Testicular torsion revisited Academic Article uri icon

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abstract

  • Ultrasound is routinely used for the assessment and diagnosis of testicular torsion. It has proven to be a reliable and necessary diagnostic tool for the urologist. Problems, however, can arise in the form of misdiagnosis when the basic pathophysiology and clinical presentation of testicular torsion are not clearly understood. In this pictorial review, we present the spectrum of the appearance of testes with testicular torsion. This includes both complete and incomplete torsion. The critical use of Doppler and the interpretation of the Doppler findings will be presented. Other abnormalities that can be potentially confused with testicular torsion, including epididymitis and orchitis, will be shown. An approach to assessing the testis that stresses the critical role of both Doppler examination and an understanding of the clinical presentation will be presented. In particular, in incomplete torsion, a Doppler examination will still demonstrate flow to the testis, potentially leading to a missed diagnosis if the clinical presentation is not considered. Examples of normal and abnormal anatomy will be presented.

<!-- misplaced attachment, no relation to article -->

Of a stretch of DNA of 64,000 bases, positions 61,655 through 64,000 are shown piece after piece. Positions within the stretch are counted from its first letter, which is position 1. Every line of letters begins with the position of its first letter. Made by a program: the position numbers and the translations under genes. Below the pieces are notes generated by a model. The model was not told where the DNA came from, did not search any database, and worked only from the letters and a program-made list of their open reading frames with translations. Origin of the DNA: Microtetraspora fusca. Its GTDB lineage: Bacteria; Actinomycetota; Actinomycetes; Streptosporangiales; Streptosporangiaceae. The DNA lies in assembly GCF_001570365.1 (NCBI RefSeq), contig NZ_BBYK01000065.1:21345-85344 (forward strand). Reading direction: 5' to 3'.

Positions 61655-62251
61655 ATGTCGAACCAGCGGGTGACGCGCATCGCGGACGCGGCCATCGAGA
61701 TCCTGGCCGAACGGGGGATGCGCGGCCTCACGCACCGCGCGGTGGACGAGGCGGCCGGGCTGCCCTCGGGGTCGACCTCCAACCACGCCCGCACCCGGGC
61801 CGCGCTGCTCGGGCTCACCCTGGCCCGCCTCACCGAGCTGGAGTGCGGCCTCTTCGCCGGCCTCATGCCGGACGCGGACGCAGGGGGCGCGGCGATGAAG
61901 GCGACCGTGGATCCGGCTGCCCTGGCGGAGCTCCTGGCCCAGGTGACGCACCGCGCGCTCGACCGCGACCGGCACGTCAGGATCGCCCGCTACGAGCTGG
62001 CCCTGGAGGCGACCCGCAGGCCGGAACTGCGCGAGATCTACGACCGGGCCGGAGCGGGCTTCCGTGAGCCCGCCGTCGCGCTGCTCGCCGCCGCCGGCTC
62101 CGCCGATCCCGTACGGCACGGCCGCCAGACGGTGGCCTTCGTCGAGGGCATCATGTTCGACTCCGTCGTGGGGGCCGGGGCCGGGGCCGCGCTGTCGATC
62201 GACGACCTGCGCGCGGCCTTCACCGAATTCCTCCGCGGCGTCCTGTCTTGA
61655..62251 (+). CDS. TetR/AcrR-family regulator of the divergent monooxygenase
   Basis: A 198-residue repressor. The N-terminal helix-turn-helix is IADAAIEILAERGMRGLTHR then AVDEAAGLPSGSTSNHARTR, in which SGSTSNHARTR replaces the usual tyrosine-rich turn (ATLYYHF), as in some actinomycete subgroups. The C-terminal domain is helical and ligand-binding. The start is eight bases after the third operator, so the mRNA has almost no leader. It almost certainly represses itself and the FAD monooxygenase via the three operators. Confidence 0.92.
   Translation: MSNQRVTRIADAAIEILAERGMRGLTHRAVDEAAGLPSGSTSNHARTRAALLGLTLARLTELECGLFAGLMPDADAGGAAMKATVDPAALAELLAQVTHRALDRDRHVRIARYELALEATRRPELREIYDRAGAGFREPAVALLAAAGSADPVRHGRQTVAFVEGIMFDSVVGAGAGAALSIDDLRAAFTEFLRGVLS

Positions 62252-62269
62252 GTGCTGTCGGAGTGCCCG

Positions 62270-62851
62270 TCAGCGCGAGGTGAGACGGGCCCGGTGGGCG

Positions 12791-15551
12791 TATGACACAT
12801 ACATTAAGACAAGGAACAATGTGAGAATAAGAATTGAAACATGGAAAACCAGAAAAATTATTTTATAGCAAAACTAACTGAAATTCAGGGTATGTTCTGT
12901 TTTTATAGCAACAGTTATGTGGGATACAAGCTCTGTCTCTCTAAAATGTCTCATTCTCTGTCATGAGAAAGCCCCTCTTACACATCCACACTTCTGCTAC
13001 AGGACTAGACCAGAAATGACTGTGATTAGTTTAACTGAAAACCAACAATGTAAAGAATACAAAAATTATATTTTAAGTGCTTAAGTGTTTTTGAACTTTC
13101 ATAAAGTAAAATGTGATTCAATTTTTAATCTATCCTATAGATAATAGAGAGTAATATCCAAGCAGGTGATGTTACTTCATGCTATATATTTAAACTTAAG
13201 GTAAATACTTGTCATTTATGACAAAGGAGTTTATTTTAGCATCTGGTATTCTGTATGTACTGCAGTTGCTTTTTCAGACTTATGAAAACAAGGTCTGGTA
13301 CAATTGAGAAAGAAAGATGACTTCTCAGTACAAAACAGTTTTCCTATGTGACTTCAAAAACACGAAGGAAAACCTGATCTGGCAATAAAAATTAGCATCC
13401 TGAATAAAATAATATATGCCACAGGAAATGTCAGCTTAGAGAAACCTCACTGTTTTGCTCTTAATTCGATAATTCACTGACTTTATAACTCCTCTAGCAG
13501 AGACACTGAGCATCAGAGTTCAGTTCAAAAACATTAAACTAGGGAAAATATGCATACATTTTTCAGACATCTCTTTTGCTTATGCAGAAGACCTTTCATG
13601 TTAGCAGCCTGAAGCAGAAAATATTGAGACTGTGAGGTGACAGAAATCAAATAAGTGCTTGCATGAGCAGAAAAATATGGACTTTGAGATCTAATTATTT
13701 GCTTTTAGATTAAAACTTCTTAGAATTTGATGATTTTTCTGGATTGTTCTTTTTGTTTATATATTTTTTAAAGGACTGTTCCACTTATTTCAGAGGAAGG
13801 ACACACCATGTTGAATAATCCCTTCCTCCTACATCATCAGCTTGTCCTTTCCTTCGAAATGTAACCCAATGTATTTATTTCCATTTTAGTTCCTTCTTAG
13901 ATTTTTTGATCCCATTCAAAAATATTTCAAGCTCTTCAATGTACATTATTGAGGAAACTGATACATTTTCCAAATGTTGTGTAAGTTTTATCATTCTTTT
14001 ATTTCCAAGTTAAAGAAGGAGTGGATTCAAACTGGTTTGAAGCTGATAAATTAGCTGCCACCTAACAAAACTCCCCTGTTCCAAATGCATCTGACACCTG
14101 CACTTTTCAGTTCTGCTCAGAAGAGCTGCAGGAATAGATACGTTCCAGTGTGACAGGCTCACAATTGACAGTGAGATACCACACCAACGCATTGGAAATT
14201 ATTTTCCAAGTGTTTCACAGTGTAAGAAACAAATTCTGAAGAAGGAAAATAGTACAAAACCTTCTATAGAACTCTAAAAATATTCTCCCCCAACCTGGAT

publication date

  • March 2004